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"To hear the sound of his art over the smell of his music grab the ideas as they drain from his head but avoid the flavor of his opinions because they never see eye-to-eye."

Monday, September 01, 2014

Primitive Sound System and Chuck Daly First Thursday at D.C.'s Tavern - Hoboken NJ



This First Thursday at D.C.'s Tavern no genre is off limits. Instrumentals, Funk, Raw Soul and R&B, Soul, Blues, Country, Dub, Rock Steady, Ska, Jazz, Lounge, Pop, Garage Rock, Psych, Surf and Drag, Soundtracks, Comedy, 70s ROCK!!!, Prog, Punk, Hardcore, Hip Hop, Indie Rock, Metal and anything else with a groove that Pat. James Longo and Chuck Daly can stick a needle in. See you there! - Thursday, September 4th, 2014 9PM to closing.

Monday, May 12, 2014

Iris Records 45 Day Setlist - Saturday May 10, 2014

Saturday was "45 Day," at Iris Records in Jersey City, New Jersey.  Not only did I pick up a nice stack of records but I also got to spin some records.  Each DJ had about 75 minutes so pairing down the set wasn't easy.  In the end I decided to go with all Soul and Funk.

Here is the list...

Gino Washington - “Gina Is  A Coward”  (Ric-Tic cat. RT - 100)

Jimmy Vick and The Victors - “Take A Trip”  (Cherry cat. 10723)

The Individuals - “Jungle Superman”  (Show Time cat. 598 - 4 - - 45)

Jon & Lee And The Checkmates - “Batman Batusi”  (Cat. Batman 2)

Ronnie Kole Trio - “Batman Theme”  (White Cliffs Records cat. 205 - 1584)

David Axelrod - “The Leading Citizen Part 1”  (Decca cat. 33009 (Promotional Copy / Not For Sale))

Rudy Ray Moore - "The Turning Point”  (Kent cat. KS 4570)

Beau Dollar - “Who Knows”  (King cat. 45 - 6286)

The Pharaohs - “Is That Black Enough For You?”  (Capitol cat. P - 3072 (Promotional Record))

The Parliaments - “Good Old Music”  (Revilot Records cat. RV - 223)

Bobby Freeman - “Do You Wanna Dance, 1970”  (Double Shot Records cat. #152)

Etta James & Sugar Pie DeSanto - “In The Basement - Part 1”  (Cadet cat. 5539)

Eve Barnum - “Please Newsboy”  (Checker cat. 1215)

Bettye Scott And The Del - Vetts - “Good Feeling”  (Teako cat. 61273)

Barbara Acklin - “Am I The Same Girl”  (Brunswick cat. 55399)

Howard Tate - “I’m Your Servant”  (Verve Records cat. VK 10625)

Andre Odom - “Turn On Your Love Light”  (Nation Records cat. N - 13)

Jackie Wilson - “Fairest Of Them All”  (Brunswick cat. 55300)

Edwin Starr - “Twenty-Five Miles” (Gordy cat. G - 7083)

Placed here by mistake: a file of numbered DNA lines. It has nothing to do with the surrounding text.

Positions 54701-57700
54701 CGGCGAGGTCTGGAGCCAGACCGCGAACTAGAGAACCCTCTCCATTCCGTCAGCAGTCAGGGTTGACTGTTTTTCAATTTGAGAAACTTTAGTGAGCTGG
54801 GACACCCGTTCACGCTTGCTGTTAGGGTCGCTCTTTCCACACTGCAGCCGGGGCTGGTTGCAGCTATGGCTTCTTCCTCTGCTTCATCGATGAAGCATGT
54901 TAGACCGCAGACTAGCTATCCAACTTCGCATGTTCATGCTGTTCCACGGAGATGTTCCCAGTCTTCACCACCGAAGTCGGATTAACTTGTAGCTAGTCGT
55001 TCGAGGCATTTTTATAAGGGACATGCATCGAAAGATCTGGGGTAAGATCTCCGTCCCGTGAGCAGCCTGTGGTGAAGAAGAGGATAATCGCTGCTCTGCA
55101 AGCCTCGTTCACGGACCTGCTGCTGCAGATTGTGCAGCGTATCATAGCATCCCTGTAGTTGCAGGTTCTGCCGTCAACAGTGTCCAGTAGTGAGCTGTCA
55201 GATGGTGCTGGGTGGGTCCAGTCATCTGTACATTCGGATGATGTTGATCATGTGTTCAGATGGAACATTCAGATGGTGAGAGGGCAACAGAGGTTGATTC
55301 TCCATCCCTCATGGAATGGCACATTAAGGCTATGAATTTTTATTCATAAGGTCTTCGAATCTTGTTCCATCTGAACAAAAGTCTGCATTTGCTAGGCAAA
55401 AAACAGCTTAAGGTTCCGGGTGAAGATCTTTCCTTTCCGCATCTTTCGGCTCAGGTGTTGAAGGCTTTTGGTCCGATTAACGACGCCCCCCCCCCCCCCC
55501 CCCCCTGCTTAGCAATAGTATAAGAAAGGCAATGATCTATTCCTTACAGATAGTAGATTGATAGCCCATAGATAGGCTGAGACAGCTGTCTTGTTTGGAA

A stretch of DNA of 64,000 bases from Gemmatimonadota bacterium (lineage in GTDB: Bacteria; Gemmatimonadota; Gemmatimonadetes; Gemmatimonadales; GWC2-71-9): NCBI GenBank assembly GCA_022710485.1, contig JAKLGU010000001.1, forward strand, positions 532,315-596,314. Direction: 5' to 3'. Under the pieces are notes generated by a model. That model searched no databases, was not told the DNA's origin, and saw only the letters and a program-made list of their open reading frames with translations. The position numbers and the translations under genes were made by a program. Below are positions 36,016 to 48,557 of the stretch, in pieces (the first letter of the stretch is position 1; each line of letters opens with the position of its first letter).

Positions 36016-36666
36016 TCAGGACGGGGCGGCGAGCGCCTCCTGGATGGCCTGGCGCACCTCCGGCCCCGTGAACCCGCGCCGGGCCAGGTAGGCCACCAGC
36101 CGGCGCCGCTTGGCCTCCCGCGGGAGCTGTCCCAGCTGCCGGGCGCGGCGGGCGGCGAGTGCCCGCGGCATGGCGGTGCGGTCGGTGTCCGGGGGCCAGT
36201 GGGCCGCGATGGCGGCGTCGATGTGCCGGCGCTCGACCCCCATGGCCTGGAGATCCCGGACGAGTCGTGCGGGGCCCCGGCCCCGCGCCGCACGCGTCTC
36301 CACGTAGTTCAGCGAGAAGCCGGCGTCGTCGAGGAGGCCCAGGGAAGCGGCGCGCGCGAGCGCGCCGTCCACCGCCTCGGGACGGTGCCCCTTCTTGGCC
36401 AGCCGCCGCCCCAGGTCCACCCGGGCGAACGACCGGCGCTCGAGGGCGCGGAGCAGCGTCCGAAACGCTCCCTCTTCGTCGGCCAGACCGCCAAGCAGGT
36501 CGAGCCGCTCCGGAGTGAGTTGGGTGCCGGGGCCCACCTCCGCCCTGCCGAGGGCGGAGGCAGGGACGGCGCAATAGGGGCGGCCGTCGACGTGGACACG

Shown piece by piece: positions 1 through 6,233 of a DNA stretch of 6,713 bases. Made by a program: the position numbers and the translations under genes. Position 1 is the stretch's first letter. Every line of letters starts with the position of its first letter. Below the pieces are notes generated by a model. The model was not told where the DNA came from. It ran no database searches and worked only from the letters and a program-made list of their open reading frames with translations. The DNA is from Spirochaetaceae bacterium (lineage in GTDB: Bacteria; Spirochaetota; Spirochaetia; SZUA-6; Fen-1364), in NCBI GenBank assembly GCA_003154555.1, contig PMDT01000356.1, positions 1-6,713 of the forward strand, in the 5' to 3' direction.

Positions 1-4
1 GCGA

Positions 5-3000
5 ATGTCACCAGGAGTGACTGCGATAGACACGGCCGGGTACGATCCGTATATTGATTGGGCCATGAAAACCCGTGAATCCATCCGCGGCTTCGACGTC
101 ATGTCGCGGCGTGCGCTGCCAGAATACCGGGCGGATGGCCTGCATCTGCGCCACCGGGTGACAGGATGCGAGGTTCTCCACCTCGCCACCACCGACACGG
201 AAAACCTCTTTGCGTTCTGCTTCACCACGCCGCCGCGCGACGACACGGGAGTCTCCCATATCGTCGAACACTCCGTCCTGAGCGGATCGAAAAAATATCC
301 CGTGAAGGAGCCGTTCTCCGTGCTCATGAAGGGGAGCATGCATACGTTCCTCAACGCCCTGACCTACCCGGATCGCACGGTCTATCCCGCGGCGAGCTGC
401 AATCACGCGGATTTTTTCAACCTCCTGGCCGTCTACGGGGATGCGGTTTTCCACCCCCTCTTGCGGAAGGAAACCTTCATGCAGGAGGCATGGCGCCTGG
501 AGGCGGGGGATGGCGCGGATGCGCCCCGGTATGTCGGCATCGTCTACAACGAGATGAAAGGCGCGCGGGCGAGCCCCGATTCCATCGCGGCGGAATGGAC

Jake Wade And The 3Rd Degrees - “Tear It Up, Part 1”  (ABC Records cat. 45 10991)

Dave Cortez & The Moon People - “Happy Soul (with a Hook)”  Speed cat. SP 1014)

The Stark Reality - “Say Brother”  (Big Yellow cat. 45 - 63)

Harold Alexander - “Mama Soul”  (Flying Dutchman cat. FD 26016 (Promotional Copy / Not For Sale))

Bo Diddley - “Drag On”  (RCA cat. JB - 10618 (Not For Sale))

Camille Bob - “Brother Brown”  (Soul Unlimited cat. 102)

James Brown - “You’ve Changed”  (King cat. 45 - 6273)

Gus “The Groove” Lewis - “Let The Groove Move You”  (Tou-Sea Records cat. 131 (Promotion Copy))

Lee Dorsey - “Give It Up”  (Amy cat. 11,057)

Rufus Thomas - “Itch And Scratch”  (Stax cat. STA - 0140 (Plug Side / Promotion Copy / Not For Sale))

James Young And The House Wreckers - “Barkin’ Up The Wrong Tree”  (Jet Stream Records cat. 808)

Fried Chicken - “Funky D.J.”  (Stone Records cat. Stone - 207)


Here's what I picked up...


Linda And The Lollipops - "Theme From Deep Throat” Mono / Stereo  (Karma Sutra cat. KA 572 (Not For Sale))

Quincy Jones - “Money Runner” b/w Little Richard - “Money Is”  (Reprise Records cat. No. 14150 (France))

The Communication Aggregation - “Freak-Out, U.S.A.” b/w “Off The Wall”  (RCA Victor cat. 47-8930)

Mink DeVille - “Mixed Up, Shook Up Girl” Mono b/w Stereo  (Capitol cat. P-4461 (Not For Sale))

The Knack - “My Sharona” b/w “Let Me Out”  (Capitol cat. 4731 (pic sleeve))

Blondie - “Rib Her To Shreds” b/w “In The Flesh” and "X Offender”  (Chrysalis / Toshiba EMI cat. WWR 20369)

Holly & Joey - “I Got You Babe” b/w Holly & The Italians - “One More Dance”  (Virgin cat. VS 478)

NAZZ - “Hello It’s Me” b/w “Open My Eyes”  (SGC Records cat. 45-001)

Crazy World of Arthur Brown - “I Put A Spell On You” b/w “Nightmare”  (Track Records cat. 2582)

Jerry Blavat - The Geater & The Geaterettes - “Tasty (To Me) Mono b/w Stereo  (Bond Records cat. 105 (D.J. Copy))

Lily Fields and Bad Bascombband - “Disco Santa” (Spectrum Records of N.Y.C. - The Dick Gregory Crusade)

Funkadelic - One Nation Under A Groove Special EP - "Maggot Brain” / “Chant” b/w “Lunchmeataphobia (I Think It Aint Illegal Yet!)” / "P.E. Squad” / “Doo Doo Chasers”  (Warner / Reprise BSK 3209 (free with LP))

Blinky - “I Wouldn’t Change The Man He Is”  (Motown cat. M-1134 (Red Vinyl))

Moments - “Got To Get To Know You” b/w “I Feel So Good Again”  (Stang Records cat. ST - 5064)

James Brown - “What Do You Like” b/w “Jimmy Mack”  (Smash cat. S - 2093 (White Lbl Promo))

Toussaint McCall - “Nothing Takes The Place Of You” b/w “Shimmy”  (RONN Records cat. Ronn 3)

The Young Professionals - “Let’s Get It On” Part 1 b/w Part 1 & 2  (Atco Records cat. 45 - 6944)

Mickey & Sylvia - “Anytime” b/w “Souling With M & S”  (All Platinum Records Inc cat. PL 2310)

Bobby Marchan - “Rockin’ Pneumonia” b/w “Someone To Take Your Place”  (Cameo cat. C - 489 (D.J. Copy - Not For Sale))